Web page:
Another maudlin indulgence ahead. You’ve been warned. If waxing philosophic about a stranger’s deceased pet is not your cup of tea, skip to another page of this blog or move along.

Then There Were Two

Sunday morning I climbed out of bed both hopeful and terrified. Seeing Lester, our nine-year-old gray tabby, huddled on the floor killed that hope. While the world mourned the tenth anniversary of 9/11, my grief was sharper and closer to home.

In 2002, we lived in a duplex on the southeast side of town. Our neighbors had a sweet little mongrel cat that ran free. In early summer, she gave birth to a litter of kittens. Momma wasn’t in the greatest of health, having been diagnosed with FLV – the feline leukemia virus. Her kittens were all extremely small and sickly. My wife had been dragged over on regular visits (as happens in any household with a handful of kittens to find homes for) and had reported to me that there was speculation none of them would survive for long after weaning.

About two weeks shy of said weaning she was dragged, albeit eagerly, over to have a look at them. Maybe ten minutes later, she entered our back door with this tiny little gray fluffball with a huge voice. The runt in a litter of runts, Lester had heard my wife coming into the bedroom where his siblings were feeding. Rather than fight for the real estate of his Momma’s teat, he ran to the foot of the bed and proceeded to regale her with a long tale. His voice was insistent, and he loudly spoke his mind. She picked him up, and brought him to me where he gave me his opinion on matters relevant to a six-week-old kitten. The next thing I knew, we had a new family member, our third.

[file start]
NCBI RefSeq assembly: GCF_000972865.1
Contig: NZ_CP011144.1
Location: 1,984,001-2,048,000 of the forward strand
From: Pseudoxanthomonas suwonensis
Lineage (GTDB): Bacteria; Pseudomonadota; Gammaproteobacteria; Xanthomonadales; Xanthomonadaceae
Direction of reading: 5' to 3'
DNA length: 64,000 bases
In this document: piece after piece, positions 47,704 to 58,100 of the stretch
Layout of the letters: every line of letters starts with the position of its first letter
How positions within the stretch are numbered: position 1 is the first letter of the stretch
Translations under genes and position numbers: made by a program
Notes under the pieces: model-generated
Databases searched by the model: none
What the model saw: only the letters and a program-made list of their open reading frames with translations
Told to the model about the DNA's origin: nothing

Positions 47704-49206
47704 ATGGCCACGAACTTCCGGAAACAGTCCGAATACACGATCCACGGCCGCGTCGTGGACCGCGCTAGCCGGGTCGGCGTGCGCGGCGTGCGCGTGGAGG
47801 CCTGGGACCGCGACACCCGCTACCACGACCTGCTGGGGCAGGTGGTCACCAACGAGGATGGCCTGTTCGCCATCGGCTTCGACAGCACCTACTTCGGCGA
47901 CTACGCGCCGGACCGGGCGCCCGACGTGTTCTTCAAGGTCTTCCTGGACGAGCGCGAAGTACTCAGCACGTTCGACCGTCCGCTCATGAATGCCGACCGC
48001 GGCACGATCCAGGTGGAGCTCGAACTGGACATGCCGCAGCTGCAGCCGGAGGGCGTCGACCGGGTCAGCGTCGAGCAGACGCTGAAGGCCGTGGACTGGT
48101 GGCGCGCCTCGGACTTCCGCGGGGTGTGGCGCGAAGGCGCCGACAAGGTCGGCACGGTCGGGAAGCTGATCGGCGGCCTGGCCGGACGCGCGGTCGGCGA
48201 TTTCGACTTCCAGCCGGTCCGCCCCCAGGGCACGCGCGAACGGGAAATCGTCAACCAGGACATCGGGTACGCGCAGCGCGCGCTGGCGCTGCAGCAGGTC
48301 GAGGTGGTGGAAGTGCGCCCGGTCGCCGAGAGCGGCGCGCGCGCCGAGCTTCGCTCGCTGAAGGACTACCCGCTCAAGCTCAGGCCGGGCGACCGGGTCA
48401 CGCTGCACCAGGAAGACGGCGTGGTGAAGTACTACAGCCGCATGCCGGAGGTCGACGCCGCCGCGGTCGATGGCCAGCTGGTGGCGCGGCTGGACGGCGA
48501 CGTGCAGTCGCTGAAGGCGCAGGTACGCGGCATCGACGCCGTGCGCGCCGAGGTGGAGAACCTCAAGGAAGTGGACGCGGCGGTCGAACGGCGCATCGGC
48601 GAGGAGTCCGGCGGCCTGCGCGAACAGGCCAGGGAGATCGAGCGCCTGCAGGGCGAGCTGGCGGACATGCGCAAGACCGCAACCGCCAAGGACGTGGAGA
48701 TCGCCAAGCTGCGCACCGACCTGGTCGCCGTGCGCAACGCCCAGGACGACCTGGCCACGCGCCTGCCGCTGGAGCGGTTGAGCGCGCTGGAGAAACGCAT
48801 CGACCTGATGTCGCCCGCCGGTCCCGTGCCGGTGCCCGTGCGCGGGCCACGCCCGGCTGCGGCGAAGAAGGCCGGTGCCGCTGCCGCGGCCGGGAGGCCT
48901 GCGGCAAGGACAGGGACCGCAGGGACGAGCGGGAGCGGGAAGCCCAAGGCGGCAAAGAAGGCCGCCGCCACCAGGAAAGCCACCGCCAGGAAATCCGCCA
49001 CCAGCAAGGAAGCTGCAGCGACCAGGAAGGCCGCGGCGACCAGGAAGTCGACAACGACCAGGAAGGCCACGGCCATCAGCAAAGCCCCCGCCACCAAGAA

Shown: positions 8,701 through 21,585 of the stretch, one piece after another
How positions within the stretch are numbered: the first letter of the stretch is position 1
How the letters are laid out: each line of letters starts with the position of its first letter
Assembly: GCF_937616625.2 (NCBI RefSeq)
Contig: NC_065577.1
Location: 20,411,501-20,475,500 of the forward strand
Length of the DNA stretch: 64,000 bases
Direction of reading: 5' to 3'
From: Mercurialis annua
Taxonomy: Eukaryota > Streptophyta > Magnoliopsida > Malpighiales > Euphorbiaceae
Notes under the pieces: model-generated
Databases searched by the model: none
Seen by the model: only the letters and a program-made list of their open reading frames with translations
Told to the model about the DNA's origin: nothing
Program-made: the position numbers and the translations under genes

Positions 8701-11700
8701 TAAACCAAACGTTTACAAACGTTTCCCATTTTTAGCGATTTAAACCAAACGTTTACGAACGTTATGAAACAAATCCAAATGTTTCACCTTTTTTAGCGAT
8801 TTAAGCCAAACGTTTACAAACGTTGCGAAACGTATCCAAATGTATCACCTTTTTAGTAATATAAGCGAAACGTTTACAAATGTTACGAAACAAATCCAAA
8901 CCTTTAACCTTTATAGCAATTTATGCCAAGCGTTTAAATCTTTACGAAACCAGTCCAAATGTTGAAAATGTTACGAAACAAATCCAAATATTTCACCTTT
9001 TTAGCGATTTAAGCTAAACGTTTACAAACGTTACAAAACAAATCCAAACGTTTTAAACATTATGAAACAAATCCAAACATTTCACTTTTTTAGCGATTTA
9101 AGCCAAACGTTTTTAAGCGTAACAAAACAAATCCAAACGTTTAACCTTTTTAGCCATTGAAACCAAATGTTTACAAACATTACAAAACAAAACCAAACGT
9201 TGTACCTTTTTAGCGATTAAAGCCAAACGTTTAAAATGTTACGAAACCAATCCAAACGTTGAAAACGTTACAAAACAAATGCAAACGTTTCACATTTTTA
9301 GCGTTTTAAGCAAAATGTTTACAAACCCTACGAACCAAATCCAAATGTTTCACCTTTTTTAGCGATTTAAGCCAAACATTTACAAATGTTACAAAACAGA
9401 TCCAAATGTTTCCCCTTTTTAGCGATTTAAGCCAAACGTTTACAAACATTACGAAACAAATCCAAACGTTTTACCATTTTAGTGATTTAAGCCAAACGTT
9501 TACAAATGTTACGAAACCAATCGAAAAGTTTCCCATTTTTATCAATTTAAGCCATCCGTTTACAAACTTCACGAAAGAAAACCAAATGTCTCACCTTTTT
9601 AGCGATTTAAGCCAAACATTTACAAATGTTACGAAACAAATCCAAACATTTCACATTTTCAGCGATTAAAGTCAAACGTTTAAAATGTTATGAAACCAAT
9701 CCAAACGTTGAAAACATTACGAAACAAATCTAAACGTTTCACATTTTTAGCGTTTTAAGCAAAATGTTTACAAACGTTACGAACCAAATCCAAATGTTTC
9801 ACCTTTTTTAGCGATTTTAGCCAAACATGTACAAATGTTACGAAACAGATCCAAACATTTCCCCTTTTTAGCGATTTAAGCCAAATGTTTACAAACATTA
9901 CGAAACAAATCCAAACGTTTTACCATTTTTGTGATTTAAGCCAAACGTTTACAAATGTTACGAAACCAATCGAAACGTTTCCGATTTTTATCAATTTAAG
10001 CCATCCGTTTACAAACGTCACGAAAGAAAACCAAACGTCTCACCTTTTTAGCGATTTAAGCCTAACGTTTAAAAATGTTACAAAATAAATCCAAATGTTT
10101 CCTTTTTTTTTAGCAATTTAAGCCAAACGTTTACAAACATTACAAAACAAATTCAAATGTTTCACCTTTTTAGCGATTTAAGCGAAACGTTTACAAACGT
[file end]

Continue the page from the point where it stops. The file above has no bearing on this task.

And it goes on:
We took him to a vet to get his shots. Fortunately, he didn’t have the FLV virus like his mother, but the veterinarian informed us that he had a weak constitution. He had eye infections that we cleared up with medication, but the doctor said he wouldn’t last longer than three years. Despite this, we kept him – he was too charming for us not to.

I worked graveyard shift, and would spend my nights off staying up all night to keep my schedule. That first month or so, Lester would start a discussion which I would be forced to deal with before he woke up the rest of the house. Invariably, he would end the evening curled up in my baseball cap beside me (making it easy for me to hold him in my lap, and set him aside to get munchies, or a book, or something to drink without disturbing his rest.) So long as he was being touched, petted, or played with he was quiet.

Other times, I’d be at my computer for hours which didn’t suit him at all. My chair is set high enough, and at an angle to make resting in my lap a losing fight with gravity. To combat sliding down my legs, Lester did what any kitten would do resulting in a blue streak sworn above his head as I dug those tiny razor claws out of my thighs. As a compromise, I would take two bulletin board pins, and pin the hem of my nightshirts to my computer keyboard drawer, creating a hammock for Lester to enjoy his naps.